Finally, it is important to keep in mind that when thinking about population structure, we should not place too much emphasis on any single value of *K*. The simple models used by programs such as Structure and MavericK are highly idealized cartoons of real life, and so we cannot expect the results of model-based inference to be a perfect reflection of true population structure (see discussion in Waples and Gaggiotti 2006). Thus, while TI can help ensure that our results are statistically valid conditional on a particular evolutionary model, it can do nothing to ensure that the evolutionary model is appropriate for the data. Similarly—in spite of the results in Table 2—we do not advocate using the model evidence (estimated by TI or any other method) as a way of choosing the single “best” value of *K*. The chief advantage of the evidence in this context is that it can be used to obtain the complete posterior distribution of *K*, which is far more informative than any single point estimate. For example, by averaging over the distribution of *K*, weighted by the evidence, we can obtain estimates of parameters of biological interest (such as the admixture parameter *α*) without conditioning on a single population structure. Although one value of *K* may be most likely *a posteriori*, in general a range of values will be plausible, and we should entertain all of these possibilities when drawing conclusions.

The MavericK program and documentation can be downloaded from www.bobverity.com/MavericK.

## Acknowledgments

We are grateful to Jason Munshi-South and Katerina Kharchenko for making the data from their 2010 white-footed mouse analysis publicly available, to James Borrell for patiently testing early versions of the program, and to three anonymous reviewers whose suggestions substantially improved this article.

## Appendix

### MCMC Under the Without-Admixture Model

To carry out the TI estimation approach we need to be able to draw from the power posterior distribution. This is straightforward in the case of genetic mixtures and requires nothing more than a simple extension of existing MCMC algorithms. In the following we strive to bring our notation in line with previous studies wherever possible, but the complexities of certain likelihood functions also motivate us to define some new notation (see Table A1). It is worth noting, for example, that we will write individual genotypes in simple list form (as in Pritchard *et al.* 2000), using the notation for the *l*th locus of the *i*th individual, but also in allelic partition form (as in Huelsenbeck and Andolfatto 2007), using the notation For example, a diploid individual homozygous for the third allele at a particular locus can be written or equivalently where there are five possible alleles to choose from in this example. Conditioning on the model is also implicit throughout this section.

In the basic algorithm described by Pritchard *et al.* (2000) there are two free parameters to keep track of—the allocation of individuals to demes, denoted here, and the allele frequencies in all *K* demes, denoted Under the assumptions of Hardy–Weinberg and linkage equilibrium it is possible to write the probability of the observed data given the known values of these free parameters, Combining this likelihood with a prior on the allele frequencies at each locus, we can derive the conditional posterior distribution of the allele frequencies given the known group allocation, Alternatively, multiplying by an equal prior on the allocation of individuals to demes, we can derive the conditional posterior distribution of the group allocation given the known allele frequencies, Algorithm 1 of Pritchard *et al.* (2000) works by alternately sampling from each of these conditional distributions, resulting (after sufficient burn-in) in a series of draws from the full posterior distribution. More often than not we are interested in the posterior allocation, in which case the posterior allele frequencies can simply be ignored.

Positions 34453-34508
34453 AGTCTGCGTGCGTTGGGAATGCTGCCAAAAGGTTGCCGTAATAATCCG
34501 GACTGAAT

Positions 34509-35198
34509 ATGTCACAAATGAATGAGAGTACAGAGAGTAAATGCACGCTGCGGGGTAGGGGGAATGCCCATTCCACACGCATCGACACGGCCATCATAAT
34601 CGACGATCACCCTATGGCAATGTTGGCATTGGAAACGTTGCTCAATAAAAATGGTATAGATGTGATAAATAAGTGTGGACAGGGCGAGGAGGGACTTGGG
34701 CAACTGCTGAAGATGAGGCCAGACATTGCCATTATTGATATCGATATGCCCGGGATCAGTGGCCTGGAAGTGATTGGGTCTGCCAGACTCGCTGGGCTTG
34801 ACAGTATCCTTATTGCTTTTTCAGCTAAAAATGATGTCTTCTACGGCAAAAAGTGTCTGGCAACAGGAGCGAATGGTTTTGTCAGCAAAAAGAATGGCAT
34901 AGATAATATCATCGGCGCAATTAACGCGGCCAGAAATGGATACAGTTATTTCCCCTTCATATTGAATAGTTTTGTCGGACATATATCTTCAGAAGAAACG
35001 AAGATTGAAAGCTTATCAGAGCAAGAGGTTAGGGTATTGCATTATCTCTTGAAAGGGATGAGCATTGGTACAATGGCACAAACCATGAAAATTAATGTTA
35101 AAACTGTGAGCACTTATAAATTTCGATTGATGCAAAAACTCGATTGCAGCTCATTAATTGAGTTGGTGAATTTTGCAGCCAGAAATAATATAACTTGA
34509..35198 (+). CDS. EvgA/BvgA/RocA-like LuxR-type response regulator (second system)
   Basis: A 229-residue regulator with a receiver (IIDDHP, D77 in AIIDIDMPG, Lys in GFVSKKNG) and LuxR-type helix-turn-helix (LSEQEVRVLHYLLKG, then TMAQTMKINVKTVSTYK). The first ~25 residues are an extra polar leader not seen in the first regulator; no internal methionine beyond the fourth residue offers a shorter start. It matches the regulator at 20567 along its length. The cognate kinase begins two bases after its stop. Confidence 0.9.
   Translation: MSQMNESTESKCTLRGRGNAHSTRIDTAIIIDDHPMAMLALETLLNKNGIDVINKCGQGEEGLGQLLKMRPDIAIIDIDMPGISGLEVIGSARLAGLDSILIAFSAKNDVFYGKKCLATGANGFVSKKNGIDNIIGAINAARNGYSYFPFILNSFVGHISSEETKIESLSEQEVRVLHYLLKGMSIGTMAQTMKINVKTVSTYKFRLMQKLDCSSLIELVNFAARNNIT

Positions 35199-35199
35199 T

However, as stated in the original derivation of Rannala and Mountain (1997) and reiterated by later authors (Corander *et al.* 2003; Pella and Masuda 2006; Huelsenbeck and Andolfatto 2007), it is possible to integrate over the allele frequencies analytically, thereby greatly reducing the dimensionality of the problem. The new likelihood, conditional only on the group allocation, can be written(A1)(see Table A1 for parameter definitions). This expression is extremely useful to us, as it means the likelihood can be calculated without having to take into account an explicit representation of the unknown allele frequencies—our uncertainty in the allele frequencies has already been integrated out of the problem.

Rather than using (A1) directly, later authors including Corander *et al.* (2003), Pella and Masuda (2006), and Huelsenbeck and Andolfatto (2007) used this analytical solution to define an efficient MCMC algorithm. Dividing the probability of the data by the probability of the data with the *i*th observation removed, denoted we obtain the conditional probability of observation *i* given all others. Using the fact that we obtain(A2)Computing (A2) for all *k* and normalizing, we obtain the conditional posterior probability that individual *i* belongs to deme *k*:(A3)By repeatedly drawing new group allocations for all individuals from (A3), we obtain a series of draws from the posterior distribution without ever needing to invoke the unknown allele frequencies. Thus, the two-step algorithm of Pritchard *et al.* (2000) can be reduced to the more efficient one-step algorithm of Corander *et al.* (2003).